Plan approved after a review of mining standards following the destruction of rock shelters in Western Australia that showed evidence of human habitation dating back 46,000 years into the last Ice Age.

Aboriginal groups' members protest against new heritage protection laws, after the Rio Tinto mining group destroyed ancient rock shelters for an iron ore mine.
Aboriginal groups' members protest against new heritage protection laws, after the Rio Tinto mining group destroyed ancient rock shelters for an iron ore mine. (Reuters Archive)

Australia will set out a new national legal framework to protect Aboriginal cultural heritage, after a review of mining standards following Rio Tinto's destruction of sacred rock shelters for an iron ore mine, Environment Minister Tanya Plibersek has said.

The government had accepted all but one recommendation out of the eight from last year's parliamentary inquiry into the destruction of the historically and culturally significant site at Juukan Gorge in Western Australia, Plibersek told parliament on Thursday.

The recommendation of whether the final responsibility for heritage protection should sit with the Indigenous affairs minister or the environment minister is still being assessed, Plibersek said.

"This was not an isolated mistake or an example of one company going rogue. What's clear from this report is that our system is not working," Plibersek said, adding the destruction of the sacred sites were legal under current laws.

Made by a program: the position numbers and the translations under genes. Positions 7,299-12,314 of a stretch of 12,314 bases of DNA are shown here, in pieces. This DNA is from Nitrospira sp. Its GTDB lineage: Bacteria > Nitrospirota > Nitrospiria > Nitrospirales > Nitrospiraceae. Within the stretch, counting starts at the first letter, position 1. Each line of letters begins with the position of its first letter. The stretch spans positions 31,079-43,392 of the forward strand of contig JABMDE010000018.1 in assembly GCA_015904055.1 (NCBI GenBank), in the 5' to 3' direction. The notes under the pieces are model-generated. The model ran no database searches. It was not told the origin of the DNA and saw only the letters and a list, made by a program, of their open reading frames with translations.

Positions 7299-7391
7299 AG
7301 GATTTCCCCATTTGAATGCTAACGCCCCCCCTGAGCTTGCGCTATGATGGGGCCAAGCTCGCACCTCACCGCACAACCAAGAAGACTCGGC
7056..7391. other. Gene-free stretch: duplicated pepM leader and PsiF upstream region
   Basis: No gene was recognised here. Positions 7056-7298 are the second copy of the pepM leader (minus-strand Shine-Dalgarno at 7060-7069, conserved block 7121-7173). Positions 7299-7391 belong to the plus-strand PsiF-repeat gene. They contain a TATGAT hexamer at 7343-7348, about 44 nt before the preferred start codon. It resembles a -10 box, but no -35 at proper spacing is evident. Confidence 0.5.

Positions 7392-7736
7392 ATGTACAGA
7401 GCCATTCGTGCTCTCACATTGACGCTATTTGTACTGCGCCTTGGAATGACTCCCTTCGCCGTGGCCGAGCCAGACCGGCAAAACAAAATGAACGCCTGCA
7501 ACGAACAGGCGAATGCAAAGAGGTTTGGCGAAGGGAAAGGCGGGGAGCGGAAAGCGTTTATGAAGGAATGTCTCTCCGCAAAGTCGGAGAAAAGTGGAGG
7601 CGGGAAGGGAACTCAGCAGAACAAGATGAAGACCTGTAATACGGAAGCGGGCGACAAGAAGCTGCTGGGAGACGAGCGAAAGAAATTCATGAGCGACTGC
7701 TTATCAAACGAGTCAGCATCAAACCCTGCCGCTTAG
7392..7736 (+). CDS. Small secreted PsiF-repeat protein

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Traditional owners devastated

Widespread outrage at the destruction of the site put a focus on industry practices and cost the jobs of Rio Tinto's then-chief executive and two other senior leaders and led Chairman Simon Thompson to step down in May.

The rock shelters showed evidence of human habitation dating back 46,000 years into the last Ice Age.

The destruction caused deep distress to the site's traditional owners, the Puutu Kunti Kurrama and Pinikura (PKKP) peoples.

The traditional owners said they were angry and disappointed that they had not been consulted about the government's response.

"All of this started with the destruction of our cultural heritage, everyone keeps on telling us they are sorry about it, but actions speak louder than words," the PKKP Aboriginal Corporation said in a statement.

"We have tasted the devastation, and we know what needs to be done," it said without elaborating.

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Source: Reuters